In view of the fact that the United States political/economic system has turned into a mostly illiberal and highly regulated democracy, the question “Is capitalism inherently unsustainable?” deserves attention.
Politically, capitalism is a form of social organization based on the recognition of individual rights. Economically, it is a system where owners of capital exercise their property rights to trade with each other voluntarily, thus establishing a free market. The freedom refers to the principle that no individual or group (including the state) may initiate the use of force against anyone else. The implementation of this principle requires a proper social organization – a legal system to resolve disputes and a police force to prevent the initiation of force and implement the decisions of the legal system.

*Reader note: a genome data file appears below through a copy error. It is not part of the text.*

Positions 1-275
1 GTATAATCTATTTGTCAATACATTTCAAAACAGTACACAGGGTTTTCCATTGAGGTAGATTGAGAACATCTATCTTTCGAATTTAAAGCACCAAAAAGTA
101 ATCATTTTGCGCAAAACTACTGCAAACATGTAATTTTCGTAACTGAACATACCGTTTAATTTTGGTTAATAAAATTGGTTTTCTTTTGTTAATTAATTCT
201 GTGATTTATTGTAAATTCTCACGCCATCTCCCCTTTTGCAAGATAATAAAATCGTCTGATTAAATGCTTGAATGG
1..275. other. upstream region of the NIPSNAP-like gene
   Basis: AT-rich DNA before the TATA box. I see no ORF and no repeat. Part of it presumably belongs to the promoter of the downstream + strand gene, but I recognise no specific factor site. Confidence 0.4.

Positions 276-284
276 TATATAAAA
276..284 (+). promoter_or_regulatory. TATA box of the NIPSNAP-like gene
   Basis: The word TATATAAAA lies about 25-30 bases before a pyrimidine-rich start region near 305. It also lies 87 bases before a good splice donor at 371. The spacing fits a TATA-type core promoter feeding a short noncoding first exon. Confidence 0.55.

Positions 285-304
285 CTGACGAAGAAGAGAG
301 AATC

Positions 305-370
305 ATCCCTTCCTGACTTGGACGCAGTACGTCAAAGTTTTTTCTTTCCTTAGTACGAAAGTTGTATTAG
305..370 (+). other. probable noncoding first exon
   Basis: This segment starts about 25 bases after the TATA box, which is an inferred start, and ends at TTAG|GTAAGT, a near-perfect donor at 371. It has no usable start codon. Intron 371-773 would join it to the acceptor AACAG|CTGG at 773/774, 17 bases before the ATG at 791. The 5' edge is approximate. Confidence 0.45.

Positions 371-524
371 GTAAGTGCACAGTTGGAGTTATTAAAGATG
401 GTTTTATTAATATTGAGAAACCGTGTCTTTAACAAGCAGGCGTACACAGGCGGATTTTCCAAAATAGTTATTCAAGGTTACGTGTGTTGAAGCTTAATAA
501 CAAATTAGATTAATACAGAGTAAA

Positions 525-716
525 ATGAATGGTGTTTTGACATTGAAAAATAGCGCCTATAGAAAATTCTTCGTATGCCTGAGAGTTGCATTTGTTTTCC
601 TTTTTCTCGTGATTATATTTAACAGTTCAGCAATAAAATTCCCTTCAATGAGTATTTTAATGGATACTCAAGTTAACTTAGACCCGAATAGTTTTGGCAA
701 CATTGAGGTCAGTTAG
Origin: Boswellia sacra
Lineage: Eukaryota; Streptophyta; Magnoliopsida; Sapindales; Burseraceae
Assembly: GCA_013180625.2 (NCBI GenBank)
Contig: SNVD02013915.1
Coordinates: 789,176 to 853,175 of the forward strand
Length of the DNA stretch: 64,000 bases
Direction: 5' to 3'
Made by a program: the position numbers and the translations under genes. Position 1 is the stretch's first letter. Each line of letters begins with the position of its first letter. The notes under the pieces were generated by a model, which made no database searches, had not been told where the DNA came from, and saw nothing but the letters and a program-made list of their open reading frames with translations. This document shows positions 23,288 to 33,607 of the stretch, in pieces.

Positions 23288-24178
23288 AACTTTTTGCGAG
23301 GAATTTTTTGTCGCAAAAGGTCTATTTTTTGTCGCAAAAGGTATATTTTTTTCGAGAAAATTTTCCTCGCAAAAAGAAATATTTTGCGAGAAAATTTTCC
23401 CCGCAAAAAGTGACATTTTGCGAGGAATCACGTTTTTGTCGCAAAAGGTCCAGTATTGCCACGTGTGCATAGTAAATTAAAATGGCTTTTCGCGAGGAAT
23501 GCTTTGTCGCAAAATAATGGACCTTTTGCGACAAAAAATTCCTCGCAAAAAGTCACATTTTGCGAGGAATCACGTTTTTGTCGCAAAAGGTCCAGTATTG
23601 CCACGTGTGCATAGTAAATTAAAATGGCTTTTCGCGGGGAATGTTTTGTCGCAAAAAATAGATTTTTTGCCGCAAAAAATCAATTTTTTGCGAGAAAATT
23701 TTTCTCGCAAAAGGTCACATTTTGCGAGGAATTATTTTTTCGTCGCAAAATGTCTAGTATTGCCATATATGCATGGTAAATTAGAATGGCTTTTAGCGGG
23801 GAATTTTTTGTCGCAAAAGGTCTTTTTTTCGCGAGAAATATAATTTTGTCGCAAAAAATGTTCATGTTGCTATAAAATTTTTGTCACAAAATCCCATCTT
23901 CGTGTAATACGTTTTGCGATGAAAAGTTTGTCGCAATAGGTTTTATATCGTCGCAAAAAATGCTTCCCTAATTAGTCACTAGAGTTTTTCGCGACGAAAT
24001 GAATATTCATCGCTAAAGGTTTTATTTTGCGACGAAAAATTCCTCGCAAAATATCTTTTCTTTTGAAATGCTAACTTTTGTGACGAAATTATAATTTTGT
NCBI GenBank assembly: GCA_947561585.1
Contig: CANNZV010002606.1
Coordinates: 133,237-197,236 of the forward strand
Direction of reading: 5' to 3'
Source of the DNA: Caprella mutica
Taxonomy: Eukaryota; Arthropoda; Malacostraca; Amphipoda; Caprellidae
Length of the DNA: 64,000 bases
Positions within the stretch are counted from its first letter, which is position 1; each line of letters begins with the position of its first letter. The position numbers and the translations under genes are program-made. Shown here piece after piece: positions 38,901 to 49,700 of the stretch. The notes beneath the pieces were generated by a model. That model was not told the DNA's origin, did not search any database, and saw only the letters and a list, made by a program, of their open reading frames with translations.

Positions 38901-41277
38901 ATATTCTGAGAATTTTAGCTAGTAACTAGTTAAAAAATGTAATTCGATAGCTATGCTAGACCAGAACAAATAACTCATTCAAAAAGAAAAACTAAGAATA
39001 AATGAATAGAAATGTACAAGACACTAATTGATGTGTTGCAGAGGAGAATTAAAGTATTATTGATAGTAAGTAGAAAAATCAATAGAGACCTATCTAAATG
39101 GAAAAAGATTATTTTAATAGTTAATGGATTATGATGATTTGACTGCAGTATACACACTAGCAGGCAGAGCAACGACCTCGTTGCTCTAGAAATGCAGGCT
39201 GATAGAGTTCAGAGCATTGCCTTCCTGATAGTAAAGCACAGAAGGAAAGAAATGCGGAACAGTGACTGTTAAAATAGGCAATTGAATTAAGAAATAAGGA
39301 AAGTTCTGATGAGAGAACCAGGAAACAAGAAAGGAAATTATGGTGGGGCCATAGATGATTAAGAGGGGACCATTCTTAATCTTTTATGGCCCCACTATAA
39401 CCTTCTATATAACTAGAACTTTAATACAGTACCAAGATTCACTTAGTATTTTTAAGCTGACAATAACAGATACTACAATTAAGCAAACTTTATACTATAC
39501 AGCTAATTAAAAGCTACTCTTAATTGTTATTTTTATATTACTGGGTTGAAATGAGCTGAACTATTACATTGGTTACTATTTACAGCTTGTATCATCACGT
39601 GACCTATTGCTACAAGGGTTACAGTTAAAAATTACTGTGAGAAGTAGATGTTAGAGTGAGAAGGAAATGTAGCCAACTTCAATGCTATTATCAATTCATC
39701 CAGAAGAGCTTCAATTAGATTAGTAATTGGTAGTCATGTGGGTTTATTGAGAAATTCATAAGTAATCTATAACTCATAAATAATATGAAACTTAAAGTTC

Economically, capitalism (the free market aspect of it) is the only system that has ever worked in practice – economies have resisted collapse to the extent to which elements of free markets were present. This fact is partially recognized today in the sense that a free market is held to be valuable but fragile and in the sense that total state control of the economy has been thoroughly discredited. The success of free markets is not surprising. In a free market, every individual exercises his own judgement and takes responsibility for the consequences. Good judgement necessarily wins in such a system. As the economy grows in size and complexity, better and more specialized judgement is required for success, making it impossible for the state to control the economy effectively. Although it is certainly difficult to predict the results of a particular decision in the higly interdependent and complex economies of today, the complexity is its own defense as long as the market is free. In a complex economy, the effects of a bad decision are larger and more widespread and can be noticed earlier than would be possible in a simple economy. As long as people are free to make their own decisions, they can distance themselves from the bad decisions and minimize their risks. But when the economy is regulated, the effects of decisions are artificially suppressed by penalizing good decisions and rewarding bad ones. This is true irrespective of the kind of regulation imposed. Consider some examples. When the state puts a cap on the price of a particular commodity, thus reducing the profits of the producers, it makes production less attractive for newcomers, raises the barrier to entry, encourages monopolies, keeps supply short and removes the possibility of the price being lowered by competition. When the state bans insider trading or short selling of stocks, it prevents the spread of information that would otherwise happen. When the state lowers interest rates, it reduces the value of good investments and raises the value of bad investments. A regulated economy is more stable in the short run, but the stability is spurious. It is achieved by constantly changing the rules of the game to equalize results. Regulation is like a teacher’s policy of awarding similar grades to students irrespective of their performance, reducing the motivation of the brighter students and instilling a false confidence in the duller ones. The students from such a class fail when they encounter a world outside the teachers influence, the brighter ones because they never learned to work hard, the duller ones because they never learned to work well. When the damage done by regulation goes beyond the ability of the state to control, the results are catastrophic (as we see today). The short-term stability from regulation comes at the price of a certainty of a catastrophic collapse, something that is unlikely (though not impossible) in a free market. It is not free markets but regulation and the mixed economy that is completely unsustainable. Free markets are inherently stable in the long term, simply by virtue of the fact that good ideas work.